From King Dictionary of Contemporary English
Related topics: Trains & railways
metromet‧ro /ˈmetrəʊ $ -troʊ/ noun (plural metros) [countable] TTTa railway system that runs under the ground below a city SYN subway American English, underground British English the Paris Metro It’ll be quicker to go on the metro. a metro station
Examples from the Corpus
metroHere in London and the South-east, we already have metro and commuter railways which carry over 1,300 million passengers a year.They moved into metro Phoenix where lantana and mulberry trees kept them fat and happy.According to Culver, water mains in Baltimore and in most older, large metro areas are loaded with metal filings.It will be at the busy 1.75-metre interchange between the Paris metro and the railway at Les Invalides.By the next day the railways were paralysed and Paris bus stations, metro lines and post offices had been occupied.The metro editor sent me to cover a soccer team pep rally at Columbia University.From being a member of the foreign / national staff, I returned to metro as one of several assistant metro editors.metro stationAnd last year, a suspicious-looking briefcase at a metro station was taken care of by Sheila.Fanaty throw bottles on to the pitch, fight at metro stations and stab one another.The garden next door to the metro station is of the early 1970s by Otokar Kuca.There is an escalator of only five steps at a Tokyo metro station which is a good example of a Tomason.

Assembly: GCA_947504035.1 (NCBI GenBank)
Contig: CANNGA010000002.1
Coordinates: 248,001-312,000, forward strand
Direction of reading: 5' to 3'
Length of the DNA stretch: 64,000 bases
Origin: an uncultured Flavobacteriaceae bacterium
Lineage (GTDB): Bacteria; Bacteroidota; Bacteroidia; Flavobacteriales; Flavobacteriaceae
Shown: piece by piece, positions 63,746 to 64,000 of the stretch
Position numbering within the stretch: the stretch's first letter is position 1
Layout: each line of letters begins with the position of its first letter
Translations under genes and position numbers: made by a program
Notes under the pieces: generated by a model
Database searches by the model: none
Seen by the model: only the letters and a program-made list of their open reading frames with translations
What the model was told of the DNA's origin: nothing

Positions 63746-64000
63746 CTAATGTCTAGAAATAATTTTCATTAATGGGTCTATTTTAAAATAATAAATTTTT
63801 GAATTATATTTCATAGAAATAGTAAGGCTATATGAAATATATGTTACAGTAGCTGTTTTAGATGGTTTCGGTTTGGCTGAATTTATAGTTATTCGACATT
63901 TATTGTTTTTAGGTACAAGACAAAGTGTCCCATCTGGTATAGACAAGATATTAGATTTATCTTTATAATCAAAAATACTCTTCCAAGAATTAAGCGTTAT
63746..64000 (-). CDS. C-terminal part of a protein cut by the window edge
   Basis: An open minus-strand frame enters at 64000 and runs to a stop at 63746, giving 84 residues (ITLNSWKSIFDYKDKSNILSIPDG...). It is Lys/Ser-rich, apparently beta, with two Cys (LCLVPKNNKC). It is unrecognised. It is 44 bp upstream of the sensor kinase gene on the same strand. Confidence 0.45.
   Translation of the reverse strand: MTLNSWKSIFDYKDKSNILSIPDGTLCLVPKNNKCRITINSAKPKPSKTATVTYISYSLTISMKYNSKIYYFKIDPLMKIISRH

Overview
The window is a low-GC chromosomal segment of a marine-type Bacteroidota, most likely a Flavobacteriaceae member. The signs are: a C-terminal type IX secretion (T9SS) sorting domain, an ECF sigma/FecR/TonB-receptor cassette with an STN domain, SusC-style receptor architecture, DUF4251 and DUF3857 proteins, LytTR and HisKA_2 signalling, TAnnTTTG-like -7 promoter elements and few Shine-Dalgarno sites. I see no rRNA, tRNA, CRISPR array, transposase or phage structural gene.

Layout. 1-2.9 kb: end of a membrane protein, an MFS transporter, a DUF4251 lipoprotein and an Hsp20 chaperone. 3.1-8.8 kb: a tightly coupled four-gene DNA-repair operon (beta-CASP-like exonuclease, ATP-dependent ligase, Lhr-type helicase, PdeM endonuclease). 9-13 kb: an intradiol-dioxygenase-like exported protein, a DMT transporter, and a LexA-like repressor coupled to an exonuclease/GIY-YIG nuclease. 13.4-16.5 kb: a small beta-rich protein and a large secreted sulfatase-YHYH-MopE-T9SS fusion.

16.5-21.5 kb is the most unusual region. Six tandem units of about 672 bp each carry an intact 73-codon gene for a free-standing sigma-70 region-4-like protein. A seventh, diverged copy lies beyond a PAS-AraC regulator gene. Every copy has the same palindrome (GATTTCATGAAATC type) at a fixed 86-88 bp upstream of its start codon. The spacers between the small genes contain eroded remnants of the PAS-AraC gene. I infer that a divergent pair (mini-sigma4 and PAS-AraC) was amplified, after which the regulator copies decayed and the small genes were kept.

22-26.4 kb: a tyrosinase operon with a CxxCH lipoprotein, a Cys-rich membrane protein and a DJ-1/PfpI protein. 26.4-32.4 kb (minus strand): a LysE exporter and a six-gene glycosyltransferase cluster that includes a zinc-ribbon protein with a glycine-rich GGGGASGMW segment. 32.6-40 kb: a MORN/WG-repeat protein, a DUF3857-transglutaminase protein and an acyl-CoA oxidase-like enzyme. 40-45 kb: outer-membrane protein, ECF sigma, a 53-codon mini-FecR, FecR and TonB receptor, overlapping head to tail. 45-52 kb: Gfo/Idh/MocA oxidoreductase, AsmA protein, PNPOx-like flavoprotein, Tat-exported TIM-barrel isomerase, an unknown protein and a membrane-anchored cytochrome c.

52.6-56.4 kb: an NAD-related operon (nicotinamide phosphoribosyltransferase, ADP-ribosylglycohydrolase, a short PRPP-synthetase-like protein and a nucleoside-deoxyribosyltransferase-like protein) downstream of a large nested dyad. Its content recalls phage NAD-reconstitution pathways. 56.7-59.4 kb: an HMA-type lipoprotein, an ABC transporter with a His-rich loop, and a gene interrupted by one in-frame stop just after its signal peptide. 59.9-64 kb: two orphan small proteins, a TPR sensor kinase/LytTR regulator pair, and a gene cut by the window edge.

Origin metro (1900-2000) French métro, from (chemin de fer) métropolitain metropolitan railway